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Getting art assets from your Digital Content Creation Tool (DCC), like Photoshop, 3dsMax, Maya or Cinema 4D into CRYENGINE is very straightforward.

You can either export 3D assets as .fbx files and import them via the build in fbx Importer, or you export them directly to the proprietary .cgf format from 3ds Max and Maya via a special CryExporter plugin. 
Inside the DCC Tool, you can set up geometry, materials, physics, hierarchies, animations and many more things, which will be taken into account during the export procedure and will be transferred into CRYENGINE's format (.cgf, .chr, .cga,...).

2D assets are stored in .tif format inside your image processing tool and can then be converted by the Resource Compiler (RC) into en engine specific 3D Format (.dds). Specifics for the Resource compiler are stored in annotations, which are an extension of the standard .tiff format.

Below you can find more information about the pipelines and the future changes.

High Level Art Pipeline

On a High Level, 2D and 3D assets will be compiled with the Resource Compiler into an engine specific format which can be understood by CRYENGINE (.cgf). 
These files can than be further optimized for better performance or as a preparation for a specific platform:

Static 3D Asset Pipeline - Legacy

Currently, you need to set up all the information defining an object, within a 3D Digital Content Creation Tool (DCC Tool), like Autodesk 3ds Max or Maya. This additional info is being exported via an exporter, specifically written for these tools. In the future, this setup is moved over to CRYENGINE Sandbox, to open the pipeline to more modeling packages. Below you can see an overview of the settings for static assets, which you control within the DCC Tool. 

3D Assets - Setup in DCC Tool
  • Asset structure
  • 3D rendering mesh
  • Pivot position
  • Scaling information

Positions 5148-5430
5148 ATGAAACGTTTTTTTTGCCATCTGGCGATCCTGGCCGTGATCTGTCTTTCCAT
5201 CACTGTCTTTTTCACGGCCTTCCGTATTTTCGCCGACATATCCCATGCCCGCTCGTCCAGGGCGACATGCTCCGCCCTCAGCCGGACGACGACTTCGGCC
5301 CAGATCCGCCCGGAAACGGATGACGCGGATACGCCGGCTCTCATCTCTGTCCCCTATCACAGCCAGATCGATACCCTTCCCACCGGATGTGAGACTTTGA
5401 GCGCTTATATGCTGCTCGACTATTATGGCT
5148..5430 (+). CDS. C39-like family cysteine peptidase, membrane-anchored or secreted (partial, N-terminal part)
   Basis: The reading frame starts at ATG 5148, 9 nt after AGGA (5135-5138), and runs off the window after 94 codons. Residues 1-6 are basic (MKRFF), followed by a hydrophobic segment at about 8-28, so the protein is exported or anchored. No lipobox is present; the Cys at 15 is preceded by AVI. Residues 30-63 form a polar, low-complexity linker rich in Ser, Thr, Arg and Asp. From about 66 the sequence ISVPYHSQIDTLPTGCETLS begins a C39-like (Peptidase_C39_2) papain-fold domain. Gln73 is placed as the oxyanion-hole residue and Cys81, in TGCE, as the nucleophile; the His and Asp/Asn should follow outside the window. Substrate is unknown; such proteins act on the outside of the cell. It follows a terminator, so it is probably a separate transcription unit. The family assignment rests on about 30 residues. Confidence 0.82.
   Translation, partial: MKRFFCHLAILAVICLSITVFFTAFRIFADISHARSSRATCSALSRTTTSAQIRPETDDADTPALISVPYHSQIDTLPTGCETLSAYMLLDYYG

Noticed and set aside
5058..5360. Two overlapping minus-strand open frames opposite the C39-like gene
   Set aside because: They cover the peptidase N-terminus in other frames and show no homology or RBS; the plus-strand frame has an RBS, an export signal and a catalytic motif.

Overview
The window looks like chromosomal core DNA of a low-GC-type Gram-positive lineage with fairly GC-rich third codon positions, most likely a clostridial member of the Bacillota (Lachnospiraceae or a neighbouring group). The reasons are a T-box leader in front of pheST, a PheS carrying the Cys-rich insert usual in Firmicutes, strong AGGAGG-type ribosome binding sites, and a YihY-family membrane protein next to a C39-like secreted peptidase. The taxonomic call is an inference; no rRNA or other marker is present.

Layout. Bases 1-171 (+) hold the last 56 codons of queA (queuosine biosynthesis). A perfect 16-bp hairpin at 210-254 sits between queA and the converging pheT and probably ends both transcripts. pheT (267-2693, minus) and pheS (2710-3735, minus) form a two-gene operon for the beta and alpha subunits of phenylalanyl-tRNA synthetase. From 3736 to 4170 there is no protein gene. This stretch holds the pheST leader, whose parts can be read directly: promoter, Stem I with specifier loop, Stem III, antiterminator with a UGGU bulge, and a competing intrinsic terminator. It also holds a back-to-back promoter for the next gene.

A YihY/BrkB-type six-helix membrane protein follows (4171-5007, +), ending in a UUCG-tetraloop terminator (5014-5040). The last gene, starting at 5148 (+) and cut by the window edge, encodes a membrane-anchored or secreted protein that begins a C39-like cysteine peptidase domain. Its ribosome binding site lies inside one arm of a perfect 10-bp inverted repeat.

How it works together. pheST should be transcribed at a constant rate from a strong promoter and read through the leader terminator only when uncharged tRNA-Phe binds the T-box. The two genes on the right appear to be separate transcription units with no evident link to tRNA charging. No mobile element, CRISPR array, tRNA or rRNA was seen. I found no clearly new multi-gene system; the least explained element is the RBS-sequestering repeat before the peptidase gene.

• Vertex colors
  • Material setup
  • Hierarchical structures
  • Helper nodes
  • Level Of Detail (LOD)
  • Occlusion properties
  • Physical Properties
  • Collision Mesh
  • Breakability setup
  • Bending properties for vegetation
  • Skeletons
  • Weighting to skeletons

All the information above, except the material setup, is currently done exclusively in the DCC tool. 
The material setup within the DCC Tool contains, associating polygons with material names, shader & physical info (as they are stored in the .cgf).
Final tweaking of materials (Textures, Shaders, Material Type) happens in the Material Editor_dup.

In the future, the .fbx pipeline will allow to move the setup to into Sandbox and enables you to use the DCC Tool of your choice.

Static 3D Asset Pipeline - Future Development

In the future, it is planned to simplify the pipeline for static assets even further by supporting .fbx as an intermediate format for the Resource Compiler.
This will enable you to export directly from the DCC Tool of your choice, as long as it exports into the .fbx format.
The resulting .cgf files can then again be put through the Resource Compiler for an additional (optional) optimization pass:

Animated 3D Asset Pipeline

Skeletons, hierarchies are animated in the DCC tool and written to intermediate files. They are compressed and optimized before they go into the engine. There are two existing file formats for animations: .anm and .i_caf/.caf. ANM is for hierarchical animations like on vehicles, and I_CAF/CAF is for skeleton animations, with a weighted polygonal skin.

2D Asset Pipeline

CRYENGINE can handle the .dds and .tif (with annotations) texture formats for the ingame materials.
You can either choose to directly assign a .dds file or use a special version of the TIFF format that is written with the CryTIF plugin. The Resource Compiler uses the metadata in the .tif file to convert the texture into the correct target format. This is especially useful if you need to output to several platforms, with different target file formats.

You can use any 2D image processing tool to create your textures for CRYENGINE as long as it can export .tif format with annotations. If you are using Adobe Photoshop, you can use the CRYTIF Plugin to add these annotations to your .tif file.  (click HERE for learn how to to add annotations without Photoshop). 

The RC will use the annotations to convert your .tif files into an engine specific format (.dds), which then can be used directly in CRYENGINE.
If you assign a .tif file to a material inside the Material Editor, CRYENGINE will automatically convert the .tif into a .dds.

The .dds files can be optimized with the RC further to improve performance on various platforms or prior to release:

1 Comment

  1. Unknown User (michaele)

    needs info about point caches: high level description, usage, file format